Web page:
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George Oliver – Nose Artist

The museum is pleased to display a very special suitcase that has been donated by George Oliver of Liverpool, Nova Scotia.

Rear-gunner George Oliver flew with No. 408 Squadron in Lancaster Mk II aircraft. Rather than having the standard Rolls-Royce Merlin engines, these Lancs were fitted with Hercules radial engines. George recalls the reason for the Nose Art painting on Lancaster Mk. II LL725, “For some reason the call sign at Linton-on-Ouse, Yorkshire, was changed from Z-Zebra, to Z-Zombie [the living dead]. On our 8th operation to Essen, Germany on 24 March 1944, we lost an engine and had the option to dump our bomb load and return to base. The crew decided to carry on but arrived over the target late and all alone. After the release of our bomb load, ‘All Hell Broke Loose’ and we were lucky to escape the intense ack-ack. On our return to base we found out that we were posted as lost in action. After this experience we all agreed “Zombie” [return of the living dead] should become the nose art, and it was.”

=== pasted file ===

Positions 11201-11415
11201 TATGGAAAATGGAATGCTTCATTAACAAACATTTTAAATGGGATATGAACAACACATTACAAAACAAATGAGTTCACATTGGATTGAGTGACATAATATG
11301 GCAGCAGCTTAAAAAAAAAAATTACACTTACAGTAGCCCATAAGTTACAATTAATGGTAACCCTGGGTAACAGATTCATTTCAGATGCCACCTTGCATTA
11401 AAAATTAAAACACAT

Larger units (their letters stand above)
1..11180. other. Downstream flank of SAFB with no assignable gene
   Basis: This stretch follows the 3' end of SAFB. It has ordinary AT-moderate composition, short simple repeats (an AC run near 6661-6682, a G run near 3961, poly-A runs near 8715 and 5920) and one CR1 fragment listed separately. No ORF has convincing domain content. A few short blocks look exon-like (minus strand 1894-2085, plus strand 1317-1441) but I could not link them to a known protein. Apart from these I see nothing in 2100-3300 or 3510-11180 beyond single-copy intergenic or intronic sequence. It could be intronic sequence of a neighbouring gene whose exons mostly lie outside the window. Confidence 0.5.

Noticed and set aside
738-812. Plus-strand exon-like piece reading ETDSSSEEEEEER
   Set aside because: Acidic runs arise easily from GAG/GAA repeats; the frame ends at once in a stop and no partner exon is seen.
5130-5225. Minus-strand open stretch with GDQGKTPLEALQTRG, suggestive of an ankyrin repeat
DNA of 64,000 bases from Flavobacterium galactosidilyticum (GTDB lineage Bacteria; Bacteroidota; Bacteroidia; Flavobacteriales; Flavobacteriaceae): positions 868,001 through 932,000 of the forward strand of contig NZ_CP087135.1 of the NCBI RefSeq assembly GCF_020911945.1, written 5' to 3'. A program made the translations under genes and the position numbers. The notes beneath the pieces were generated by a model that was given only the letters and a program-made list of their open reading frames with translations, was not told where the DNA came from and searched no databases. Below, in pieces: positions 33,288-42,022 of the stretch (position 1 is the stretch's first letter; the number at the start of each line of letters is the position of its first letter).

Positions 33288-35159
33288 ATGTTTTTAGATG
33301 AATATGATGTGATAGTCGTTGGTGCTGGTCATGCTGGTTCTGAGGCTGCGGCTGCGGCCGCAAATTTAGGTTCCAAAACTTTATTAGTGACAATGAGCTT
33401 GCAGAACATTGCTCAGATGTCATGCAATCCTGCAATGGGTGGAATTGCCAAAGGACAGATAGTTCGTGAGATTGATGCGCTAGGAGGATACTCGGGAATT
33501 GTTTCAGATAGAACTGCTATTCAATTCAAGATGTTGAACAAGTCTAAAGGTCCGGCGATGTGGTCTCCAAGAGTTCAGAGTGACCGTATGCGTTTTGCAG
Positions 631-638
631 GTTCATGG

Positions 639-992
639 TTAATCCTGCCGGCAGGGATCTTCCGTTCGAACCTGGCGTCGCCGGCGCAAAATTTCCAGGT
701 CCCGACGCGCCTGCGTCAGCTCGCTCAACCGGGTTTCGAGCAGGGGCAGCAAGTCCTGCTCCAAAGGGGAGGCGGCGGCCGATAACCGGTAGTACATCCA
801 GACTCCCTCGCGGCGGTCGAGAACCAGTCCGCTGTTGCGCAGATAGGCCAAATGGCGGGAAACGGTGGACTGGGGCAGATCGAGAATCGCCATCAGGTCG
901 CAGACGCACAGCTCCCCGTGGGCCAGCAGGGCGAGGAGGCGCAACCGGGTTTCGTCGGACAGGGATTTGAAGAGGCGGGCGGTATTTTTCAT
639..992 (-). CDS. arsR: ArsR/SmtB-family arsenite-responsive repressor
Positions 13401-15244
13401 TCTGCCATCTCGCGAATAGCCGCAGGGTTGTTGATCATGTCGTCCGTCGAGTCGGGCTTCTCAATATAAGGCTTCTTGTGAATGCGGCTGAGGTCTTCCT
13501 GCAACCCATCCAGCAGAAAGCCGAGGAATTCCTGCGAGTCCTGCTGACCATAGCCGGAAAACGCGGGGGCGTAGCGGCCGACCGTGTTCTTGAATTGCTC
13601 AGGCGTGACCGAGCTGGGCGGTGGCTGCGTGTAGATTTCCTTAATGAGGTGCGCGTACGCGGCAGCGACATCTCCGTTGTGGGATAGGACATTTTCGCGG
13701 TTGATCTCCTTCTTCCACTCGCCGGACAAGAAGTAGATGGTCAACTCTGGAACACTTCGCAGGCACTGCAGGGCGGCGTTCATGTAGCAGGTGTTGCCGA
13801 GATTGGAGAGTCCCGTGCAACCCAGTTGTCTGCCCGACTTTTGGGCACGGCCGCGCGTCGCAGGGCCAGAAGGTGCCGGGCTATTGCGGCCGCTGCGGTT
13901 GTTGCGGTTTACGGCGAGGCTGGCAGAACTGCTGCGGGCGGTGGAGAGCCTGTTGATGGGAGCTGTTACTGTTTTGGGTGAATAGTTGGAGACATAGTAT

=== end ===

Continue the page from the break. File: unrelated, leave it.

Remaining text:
Crew photo taken February 12, row (l-r)George Oliver (rear gunner), Bergie Bergman (wireless operator),Claude Franklin (pilot), John Metcalfe (engineer);bottom row (l-r)Leo Robideau (mid-upper gunner),Mike Bartman (navigator), Terry Delaney (bomb aimer).

George painted the “Zombie” nose art on Lancaster LL725 on 7 April 1944 after the crew had completed an air-test flight and later he painted it on his suitcase. On 20 July 1944, George completed his tour of 30 operations, 22 flown in “Zombie.” He flew two additional operations, one in Lank-L as the mid -under gunner with Frankling 27-5-44 and another in Lank-L on 17-6-44 with Bryson as mid-upper gunner. George says he must have came back from leave early because the money ran out and filled in for something to do. Eight days later LL725 was shot down on a raid to Hamburg, Germany, one of three Lancaster Mk. II’s the squadron lost that single day.